Forget 76 years of hurt. Forget five hours of agony. Forget that third and fourth set fightback, that final set shoot-out. Forget decades of nearly-men and never-quite-good-enoughs. Tension - what tension? There was surely only ever one way in which this triumphant sporting summer was going to end.
Barely had the sun been allowed to set on the victorious Olympians' parade through the centre of London before Andy Murray was striking another historic moment in Great Britain's illustrious sporting year three and a half thousand miles away in New York.
The London Olympics have sent a surge of belief coursing through the nation's sporting veins, and that new-found spirit could not be exemplified by anyone better than the man who tonight was crowned Britain's first men's Grand Slam champion since Fred Perry.
After all, Andy Murray had book-ended this unforgettable summer. Back in July, when doubts still swirled and cynicism still prevailed, he had exited the All England Club in tears after falling to Roger Federer and failing to win a major final at the fourth attempt.
Tonight in America, Murray's epic victory over Novak Djokovic heralded not only the end of an astonishing personal journey but also the transformation of his nation from one once withered by ambivalence and cynicism, but which now truly believes in the possibilities of all elite sports.
Murray had returned in the midst of the Olympic euphoria to take gold over the same man on the same court where his Wimbledon dream was dashed, but deep down there were never really any doubts about where the young Scot's priorities lay.
That fervent desire to end a preposterous wait for a British men's major champion led Murray out over the Atlantic while those with whom he had shared in the Olympic success soaked up the adulation for their own achievements in the watery London sun.
From the moment he broke Djokovic to love in the opening game of a gripping, gruelling final, there was the inescapable feeling that this time things were going to be different. By the time Murray had raced into a double-break lead in the second, the post-Games blues were well and truly banished.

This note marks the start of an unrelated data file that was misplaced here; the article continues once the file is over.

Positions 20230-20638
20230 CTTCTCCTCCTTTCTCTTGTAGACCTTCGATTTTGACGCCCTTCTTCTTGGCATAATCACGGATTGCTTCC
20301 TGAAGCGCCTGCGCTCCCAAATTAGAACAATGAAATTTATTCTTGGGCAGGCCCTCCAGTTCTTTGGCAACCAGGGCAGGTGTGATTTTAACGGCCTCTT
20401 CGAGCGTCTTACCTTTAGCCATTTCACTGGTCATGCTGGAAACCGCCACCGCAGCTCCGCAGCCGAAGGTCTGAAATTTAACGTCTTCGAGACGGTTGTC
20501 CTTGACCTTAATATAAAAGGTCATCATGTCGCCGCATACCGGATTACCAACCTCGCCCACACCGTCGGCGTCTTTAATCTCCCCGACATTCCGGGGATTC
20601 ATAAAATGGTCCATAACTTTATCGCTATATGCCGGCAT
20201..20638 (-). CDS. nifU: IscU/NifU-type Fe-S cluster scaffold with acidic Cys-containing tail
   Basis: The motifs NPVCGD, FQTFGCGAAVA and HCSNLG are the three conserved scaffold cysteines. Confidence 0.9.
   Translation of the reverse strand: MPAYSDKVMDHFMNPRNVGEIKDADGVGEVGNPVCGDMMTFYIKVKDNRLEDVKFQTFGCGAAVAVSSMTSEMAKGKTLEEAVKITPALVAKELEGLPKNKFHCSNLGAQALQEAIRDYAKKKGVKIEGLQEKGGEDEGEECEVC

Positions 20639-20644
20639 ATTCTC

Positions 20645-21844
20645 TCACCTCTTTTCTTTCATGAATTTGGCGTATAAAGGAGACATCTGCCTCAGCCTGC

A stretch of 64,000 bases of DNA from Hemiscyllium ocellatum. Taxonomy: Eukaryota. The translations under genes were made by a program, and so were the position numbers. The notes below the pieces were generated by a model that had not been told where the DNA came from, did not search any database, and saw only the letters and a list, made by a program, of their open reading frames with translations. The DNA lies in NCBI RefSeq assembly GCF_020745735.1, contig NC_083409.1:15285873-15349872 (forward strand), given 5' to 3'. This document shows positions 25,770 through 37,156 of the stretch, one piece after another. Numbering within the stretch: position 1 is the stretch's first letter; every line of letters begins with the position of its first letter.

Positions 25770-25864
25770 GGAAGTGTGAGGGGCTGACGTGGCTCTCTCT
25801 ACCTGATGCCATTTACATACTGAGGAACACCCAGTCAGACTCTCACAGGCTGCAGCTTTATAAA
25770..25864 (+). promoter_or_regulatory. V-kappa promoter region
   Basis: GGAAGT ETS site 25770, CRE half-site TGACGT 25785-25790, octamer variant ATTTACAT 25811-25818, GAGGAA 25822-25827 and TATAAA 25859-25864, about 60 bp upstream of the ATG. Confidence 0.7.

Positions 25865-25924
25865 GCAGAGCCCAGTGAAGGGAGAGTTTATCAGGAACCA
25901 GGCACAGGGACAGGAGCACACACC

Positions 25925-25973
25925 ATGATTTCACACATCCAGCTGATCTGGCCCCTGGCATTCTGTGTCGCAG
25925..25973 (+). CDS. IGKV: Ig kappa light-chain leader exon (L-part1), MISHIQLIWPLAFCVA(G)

Djokovic did his best to face fate head on. He twice clambered back from a break down in the first set, potentially so pivotal in such gusty, attritional conditions. He clawed back from 4-0 down in the second to lead 5-4: again, Murray stood agonisingly close to suffering on the wrong end of a match-turning moment. He stormed back to take the third, to break early in the fourth, and once again Murray's maiden Grand Slam title looked as far away as ever.
But even in those heart-fluttering times, there were not so many sighs of 'same old story'; instead a determination freshly hewn from the knowledge that over the past two months in London, 63 elite British Olympians and Paralympians, including Murray himself, had simply refused to accept second best.
Finally, Andy Murray's moment to elevate his name among his sport's true greats had come. He dredged up the spirit to come out punching for the fifth and final set. The latest and last of this summer's mountain of indelible sporting images will show him overflowing with the pure relief of his historic achievement.
Forget, for now, where he goes from here, where he ranks in history, whether he'll win Sports Personality of the Year, whether he's British or Scottish, whether he smiles enough, whether his win will make him more of a marketable commodity.
This summer, we have surged into a quite different British sporting landscape: one in which we have found ourselves able to celebrate sporting success for its own pure beauty. And Andy Murray's triumph in New York tonight was as beautiful as it comes.